Advertisement
YOU ARE HERE: LAT HomeCollections

BODY MATTERS

Mixing illness and exercise

October 13, 2008|Jay Blahnik | Special to The Times

Does exercise increase the chance of getting sick? It seems that, whenever I ramp up my exercise program, I get colds and sinus infections more often. I was wondering if you could shed some light on this.

Babette Palm Springs

The answer seems to depend on how hard, how intensely and how often you work out.

Research shows that positive changes occur in the immune system during moderate exercise. Immune cells appear to circulate through the body more quickly, and there may even be a temporary boost in the production of macrophages, which are cells that attack bacteria.

Such changes probably last only a few hours after a workout, but many experts believe there is a cumulative benefit for those who exercise moderately on a regular basis. People who work out routinely likely use fewer sick days than do those who don't exercise at all, they contend.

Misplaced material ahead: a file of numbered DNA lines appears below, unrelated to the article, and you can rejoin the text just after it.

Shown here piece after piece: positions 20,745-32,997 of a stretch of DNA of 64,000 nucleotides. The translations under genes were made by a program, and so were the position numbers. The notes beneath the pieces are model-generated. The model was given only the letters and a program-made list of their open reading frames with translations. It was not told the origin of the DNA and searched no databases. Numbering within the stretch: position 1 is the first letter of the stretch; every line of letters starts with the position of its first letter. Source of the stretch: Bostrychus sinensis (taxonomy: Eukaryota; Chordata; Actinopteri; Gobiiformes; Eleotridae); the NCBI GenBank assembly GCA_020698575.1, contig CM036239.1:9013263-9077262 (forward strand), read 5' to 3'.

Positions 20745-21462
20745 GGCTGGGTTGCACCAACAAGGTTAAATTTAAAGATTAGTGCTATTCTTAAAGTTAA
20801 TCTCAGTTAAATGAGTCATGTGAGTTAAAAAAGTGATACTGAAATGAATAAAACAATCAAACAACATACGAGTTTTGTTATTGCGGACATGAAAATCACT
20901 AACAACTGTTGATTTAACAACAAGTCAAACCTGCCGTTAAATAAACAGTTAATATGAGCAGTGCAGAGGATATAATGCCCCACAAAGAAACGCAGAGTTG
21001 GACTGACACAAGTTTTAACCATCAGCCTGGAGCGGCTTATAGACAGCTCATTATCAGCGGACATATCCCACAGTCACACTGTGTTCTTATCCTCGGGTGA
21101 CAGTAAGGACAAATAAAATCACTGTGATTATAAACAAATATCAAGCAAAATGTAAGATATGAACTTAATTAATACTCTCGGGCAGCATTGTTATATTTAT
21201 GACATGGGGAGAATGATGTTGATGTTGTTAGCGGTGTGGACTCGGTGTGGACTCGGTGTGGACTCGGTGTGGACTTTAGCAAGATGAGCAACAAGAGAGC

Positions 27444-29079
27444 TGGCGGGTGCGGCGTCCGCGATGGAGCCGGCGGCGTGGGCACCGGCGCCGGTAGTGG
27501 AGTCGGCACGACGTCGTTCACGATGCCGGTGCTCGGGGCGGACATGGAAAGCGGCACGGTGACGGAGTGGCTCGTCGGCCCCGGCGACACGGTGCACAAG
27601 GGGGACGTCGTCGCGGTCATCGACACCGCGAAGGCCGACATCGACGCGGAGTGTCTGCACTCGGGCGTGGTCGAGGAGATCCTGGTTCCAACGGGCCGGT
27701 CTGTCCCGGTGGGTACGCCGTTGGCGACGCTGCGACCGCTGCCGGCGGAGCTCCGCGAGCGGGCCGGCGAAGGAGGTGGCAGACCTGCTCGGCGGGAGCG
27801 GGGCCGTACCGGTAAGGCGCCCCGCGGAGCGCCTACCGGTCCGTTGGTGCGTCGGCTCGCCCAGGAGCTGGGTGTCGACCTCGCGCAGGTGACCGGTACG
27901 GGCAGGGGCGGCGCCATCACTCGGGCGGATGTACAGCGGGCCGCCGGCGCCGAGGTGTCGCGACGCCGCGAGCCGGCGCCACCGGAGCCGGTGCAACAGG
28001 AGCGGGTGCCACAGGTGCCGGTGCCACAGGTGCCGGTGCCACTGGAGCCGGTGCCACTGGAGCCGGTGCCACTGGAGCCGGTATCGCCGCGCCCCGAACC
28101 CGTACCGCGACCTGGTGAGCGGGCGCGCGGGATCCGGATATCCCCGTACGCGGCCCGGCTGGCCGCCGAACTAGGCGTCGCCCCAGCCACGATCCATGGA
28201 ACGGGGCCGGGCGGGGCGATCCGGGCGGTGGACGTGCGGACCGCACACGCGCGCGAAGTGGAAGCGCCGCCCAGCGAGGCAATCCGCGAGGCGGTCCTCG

But there is also evidence that too much exercise, or extremely intense exercise, can reduce immunity. This is important for people who push themselves intensely when they work out and for those who train and compete in long events, such as marathons.

This doesn't mean you'll get sick more often if you train hard. It does suggest that, to reduce the risk of illness, intense or longer workout days be followed with rest or with less-intense training days to give your body a break.

If you become sick, your workout sessions need to be managed even more carefully. When you're ill, the body's immune system is already taxed -- and the stress of exercise might make it more difficult for you to get well.

Research in this area is not conclusive, but most experts agree that participation in light exercise, such as walking, is fine if your symptoms are primarily above the neck and you don't have a fever. However, if you have a fever or muscle aches or if you're extremely tired, it's probably best not to exercise until the symptoms pass.

To reduce the risk of illness while following a regular exercise plan:

Get plenty of sleep: Adequate rest helps your body recover.

Stay hydrated: Drink plenty of fluids before, during and after exercise.

Eat well (of course): Opt for a diet loaded with fruits and vegetables.

--

Jay Blahnik, a Laguna Beach-based personal trainer and IDEA Health & Fitness Assn. spokesman, can be reached at jay@jayblahnik.com or health@latimes.com.

Advertisement
Los Angeles Times Articles
|
|
|